A Little Primer on Humble Apologetics by James Sire is a general introductory text to apologetics that should not be overlooked. This is a short 100 pages packed with insight. Although geared for those new to the realm of apologetics, even the advanced apologist can gain from reading this book.
With a simple and very readable style, veteran apologist James Sire lays out a bird’s eye view of what apologetics is: its purpose, scope, limits, context, arguments, and calling. Each chapter encapsulates one of these themes and the reader gets the sense of listening at the feet of a significant authority in the subject. With personal stories, extracts, and practical insights, Sire shares and instructs.
As in all basic apologetics texts, the word apologetics is defined. Sire provides a proper introduction from scripture, but then goes on to define apologetics in a holistic way: “Christian apologetics lays before the watching world such a winsome embodiment of the Christian faith that for any and all who are willing to observe there will be an intellectually and emotionally credible witness to its fundamental truth.”1 Sire’s emphasis is on the whole package, so to speak. Not just arguments or intellect, but character, lifestyle, and the whole person.
Also of note is Sire’s strong balance between the role of the apologist and the role of the Holy Spirit: “What, then, is demanded is a humble apologetic – the apologist’s reliance not on the cleverness or even the brilliance of argument but on the power of God to will and to do his good pleasure.”2 The author reminds the apologist that his work is evangelistic and his dependence is upon the Spirit. One senses depth when reading Sire, even while realizing simplicity in style. His heart is sincere, humble, and, in a word, refreshing.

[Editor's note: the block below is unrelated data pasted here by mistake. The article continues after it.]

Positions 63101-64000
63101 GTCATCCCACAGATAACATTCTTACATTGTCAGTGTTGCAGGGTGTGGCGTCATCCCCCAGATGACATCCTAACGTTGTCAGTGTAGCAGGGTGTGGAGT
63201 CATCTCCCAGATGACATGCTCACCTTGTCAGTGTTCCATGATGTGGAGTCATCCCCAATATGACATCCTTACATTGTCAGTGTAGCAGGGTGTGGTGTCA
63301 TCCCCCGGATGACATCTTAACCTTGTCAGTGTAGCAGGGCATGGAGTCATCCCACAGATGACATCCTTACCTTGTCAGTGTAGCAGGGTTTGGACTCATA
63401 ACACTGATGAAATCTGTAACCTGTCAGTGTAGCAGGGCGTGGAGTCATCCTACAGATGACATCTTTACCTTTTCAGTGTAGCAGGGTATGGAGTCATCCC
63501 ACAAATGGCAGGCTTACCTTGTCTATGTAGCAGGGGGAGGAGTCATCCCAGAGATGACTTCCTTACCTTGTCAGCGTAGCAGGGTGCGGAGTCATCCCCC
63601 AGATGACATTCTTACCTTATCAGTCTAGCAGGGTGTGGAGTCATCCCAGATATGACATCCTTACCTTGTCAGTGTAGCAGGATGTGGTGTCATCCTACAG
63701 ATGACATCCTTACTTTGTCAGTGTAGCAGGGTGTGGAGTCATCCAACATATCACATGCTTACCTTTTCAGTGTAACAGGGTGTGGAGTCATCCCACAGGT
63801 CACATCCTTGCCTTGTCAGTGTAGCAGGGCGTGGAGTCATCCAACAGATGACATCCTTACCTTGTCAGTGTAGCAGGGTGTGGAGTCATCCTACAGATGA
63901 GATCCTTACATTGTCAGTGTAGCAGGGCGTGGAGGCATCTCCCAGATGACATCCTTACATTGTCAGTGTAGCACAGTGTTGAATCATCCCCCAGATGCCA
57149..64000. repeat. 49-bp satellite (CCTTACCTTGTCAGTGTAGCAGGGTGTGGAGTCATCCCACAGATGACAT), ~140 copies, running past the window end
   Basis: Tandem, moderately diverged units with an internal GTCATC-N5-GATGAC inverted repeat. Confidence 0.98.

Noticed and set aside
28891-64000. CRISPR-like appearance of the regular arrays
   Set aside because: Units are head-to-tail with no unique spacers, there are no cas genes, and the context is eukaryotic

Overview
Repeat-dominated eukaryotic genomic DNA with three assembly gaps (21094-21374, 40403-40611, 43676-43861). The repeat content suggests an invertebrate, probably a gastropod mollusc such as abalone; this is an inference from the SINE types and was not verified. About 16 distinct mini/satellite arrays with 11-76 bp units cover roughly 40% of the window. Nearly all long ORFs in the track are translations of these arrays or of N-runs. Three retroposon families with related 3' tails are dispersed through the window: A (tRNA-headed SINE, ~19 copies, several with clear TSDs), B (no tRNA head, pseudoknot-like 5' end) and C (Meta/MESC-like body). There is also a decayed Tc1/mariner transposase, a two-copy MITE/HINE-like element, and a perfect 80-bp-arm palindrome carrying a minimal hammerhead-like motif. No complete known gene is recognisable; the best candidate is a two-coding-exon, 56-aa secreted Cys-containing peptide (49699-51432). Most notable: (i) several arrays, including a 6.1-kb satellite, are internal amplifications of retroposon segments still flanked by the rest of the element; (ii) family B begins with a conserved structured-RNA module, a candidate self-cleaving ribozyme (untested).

Sire introduces the contexts of apologetic encounters so that the newcomer to the subject has a good overview of the wide landscape that is apologetics. These run the gamut from personal encounters to speaking in universities. The author also presents an overview of the arguments entailed in apologetics. For each category he provides helpful introductory reading lists and recommendations for study.
Perhaps the most personal element of the book addresses the life of the apologist. Sire takes a chapter to discuss the character and habits of the apologist, outlined here:
What then are the requirements for success as an apologist? There are, I believe, five basic requirements of equal importance: (1) a fascination with and delight in the intellectual life, (2) a passion for what can be learned from the Bible, (3) a life characterized by consistent holiness, (4) a love for people and (5) a growing ability to communicate with them on a profoundly personal level.3
The author elaborates on each one of these five requirements and shows how they play out in practice. Here the beginner will gain a great foundational attitude and perspective, while the veteran is reminded of the humble requirements of the apologetic task. To conclude, Sire presents closing thoughts on how one may discern a calling to apologetics as a vocation.
Sire’s A Little Primer on Humble Apologetics is a gem of a book. It is a quick read, but completely relevant and useful. May the humble spirit expressed through Sire’s writing find its flame within apologists of this generation and the next.
1 James Sire, A Little Primer on Humble Apologetics (Downers Grove, IL: InterVarsity Press, 2006), p. 26.
2 Ibid., p. 52.
3 Ibid., p. 94.